We caught our bus from Xiahe to Lanzhou with no problem, but are glad we took the advice of the girl at the front desk who told us to get there right at 6:00 am for the 6:30 bus. As with any public transportation in this country, it's just mayhem and confusion. We fortunately had assigned seats and were not brought into the chatter and confusion. I watched out the window and saw numerous Muslim mosques and minarets. Especially the minarets rising high up above the agricultural fields with gold spheres on top. They really stand out. It's funny that these little poor villages have these tall, sparkling golden minarets in their midst.
Sitting next to us on the bus was a little kid with his mother and his kitty cat on a rope. When I saw him bring that cat on, I thought there was no way it was going to make the five-hour bus ride without running around all over the place. But just like the little kid, it sat in the father's lap in the next row completely complacent. When we stopped once for a toilet break, the kid and Erik started feeding little tidbits to it. Erik fed it some ham and the kid was trying to get it to eat something like carmeled popcorn. The poor kid was terribly car sick. Fortunately the bus is equipped with barf bags and the mother held the bag open for him while he retched his little guts out. But he bore this in silence and then fell asleep in his mom's lap. At that rest stop, for some reason his mom let him eat some snacks, too, along with the cat, and a short while later he had to go through expelling it all again.
We were forced then to spend some time in layover in Lanzhou, a city whose distinction is being one of the most polluted cities on the planet. And apparently my lungs and throat can verify this fact. It is an industrial city in a valley surrounded by mountains. We could only get an evening flight out to Guilin the following day after we arrived, so we were torn between coughing all day outside from the pollution or coughing all day inside our hotel room in the Friendship Hotel from the horrendous cigarette smoke smell.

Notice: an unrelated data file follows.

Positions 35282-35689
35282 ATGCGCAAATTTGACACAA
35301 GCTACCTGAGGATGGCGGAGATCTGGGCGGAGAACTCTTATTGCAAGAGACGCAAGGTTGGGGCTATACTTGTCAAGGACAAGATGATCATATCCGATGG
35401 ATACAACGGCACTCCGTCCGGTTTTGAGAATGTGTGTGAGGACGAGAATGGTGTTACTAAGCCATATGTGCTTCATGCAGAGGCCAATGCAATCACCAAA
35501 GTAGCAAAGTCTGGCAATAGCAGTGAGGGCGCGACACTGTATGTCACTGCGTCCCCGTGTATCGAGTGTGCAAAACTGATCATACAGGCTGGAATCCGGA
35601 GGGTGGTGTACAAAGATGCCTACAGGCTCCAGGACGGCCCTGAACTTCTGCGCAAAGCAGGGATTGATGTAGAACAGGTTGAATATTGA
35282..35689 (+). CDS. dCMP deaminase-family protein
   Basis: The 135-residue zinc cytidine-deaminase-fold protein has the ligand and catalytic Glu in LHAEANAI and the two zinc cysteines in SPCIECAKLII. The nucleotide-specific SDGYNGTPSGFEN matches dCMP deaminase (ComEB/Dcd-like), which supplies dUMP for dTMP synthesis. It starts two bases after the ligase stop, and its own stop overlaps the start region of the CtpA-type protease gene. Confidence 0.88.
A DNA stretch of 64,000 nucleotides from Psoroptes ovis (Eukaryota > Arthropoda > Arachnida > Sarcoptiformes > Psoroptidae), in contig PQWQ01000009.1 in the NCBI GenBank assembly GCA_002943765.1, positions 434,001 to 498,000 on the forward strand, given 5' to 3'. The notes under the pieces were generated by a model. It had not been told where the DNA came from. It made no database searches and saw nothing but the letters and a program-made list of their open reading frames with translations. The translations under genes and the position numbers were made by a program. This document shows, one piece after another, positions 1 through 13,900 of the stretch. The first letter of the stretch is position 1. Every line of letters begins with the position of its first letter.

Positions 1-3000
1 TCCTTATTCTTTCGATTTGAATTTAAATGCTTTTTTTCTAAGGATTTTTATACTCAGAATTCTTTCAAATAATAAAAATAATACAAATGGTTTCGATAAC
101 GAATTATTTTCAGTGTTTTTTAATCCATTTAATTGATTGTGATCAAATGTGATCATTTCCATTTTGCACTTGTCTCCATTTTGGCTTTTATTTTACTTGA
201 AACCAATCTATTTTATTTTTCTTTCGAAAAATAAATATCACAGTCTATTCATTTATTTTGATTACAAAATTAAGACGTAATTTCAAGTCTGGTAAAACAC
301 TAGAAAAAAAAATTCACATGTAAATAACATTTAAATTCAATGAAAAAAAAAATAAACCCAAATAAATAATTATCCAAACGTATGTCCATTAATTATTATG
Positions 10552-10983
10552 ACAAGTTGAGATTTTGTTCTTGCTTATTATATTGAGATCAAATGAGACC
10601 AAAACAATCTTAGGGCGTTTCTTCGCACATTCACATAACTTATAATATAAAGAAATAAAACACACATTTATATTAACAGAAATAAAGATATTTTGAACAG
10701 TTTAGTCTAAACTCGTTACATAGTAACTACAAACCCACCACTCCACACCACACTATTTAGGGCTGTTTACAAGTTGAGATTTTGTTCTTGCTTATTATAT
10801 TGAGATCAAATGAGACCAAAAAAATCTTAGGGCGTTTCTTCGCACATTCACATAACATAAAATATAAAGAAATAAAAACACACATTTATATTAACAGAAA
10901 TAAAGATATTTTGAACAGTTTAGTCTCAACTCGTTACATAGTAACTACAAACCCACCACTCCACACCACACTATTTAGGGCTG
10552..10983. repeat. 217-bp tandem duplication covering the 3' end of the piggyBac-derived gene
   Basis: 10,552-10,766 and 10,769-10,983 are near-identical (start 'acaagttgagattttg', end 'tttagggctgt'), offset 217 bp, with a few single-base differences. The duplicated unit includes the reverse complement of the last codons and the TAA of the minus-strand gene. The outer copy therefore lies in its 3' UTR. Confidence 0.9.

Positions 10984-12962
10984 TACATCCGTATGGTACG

In the evening (when we arrived) we walked through the outdoor markets. I think these were the most interesting one we've been through yet. Much more diverse, and rows and rows of about every product you can think of (and plenty you can't think of!). Things like whole sheep heads, monstrous crickets in little cages (they sing for you), futons made right there on the spot with big machines, live eels in tubs of water, kooky mushroom things, things that we're theorizing are maybe sheep bladders or something ... I kind of wish I had one of those cricket cages; they sing very loudly, though to look at those critters is very disturbing. They're like mutant gargantuan crickets. Lots of mega produce, e.g. their chives are the size of our green onions back home and their green onions are the size of our leeks and their leeks, well, you can just imagine. Potatoes like softballs, massive tomatoes. And why do we try to genetically engineer huge vegetables? Whatever they do here works quite well (perhaps you know what kind of fertilizer many of the peasants use; some may find that disturbing but it doesn't seem any more disturbing to me than all the genetic hocus pocus and pesticides and strange things we use in America!).
In the morning we went to a grocery store to get food for breakfast. And wowwee, what a store. Rows and rows of "fresh" stuff, like deli meats, cheeses and cold salads, breads and sweets, and potato chips and snacky foods, all made right there at the store, and dumplings (more varieties of everything than any American store) and we had a really yummy egg and bread thingy.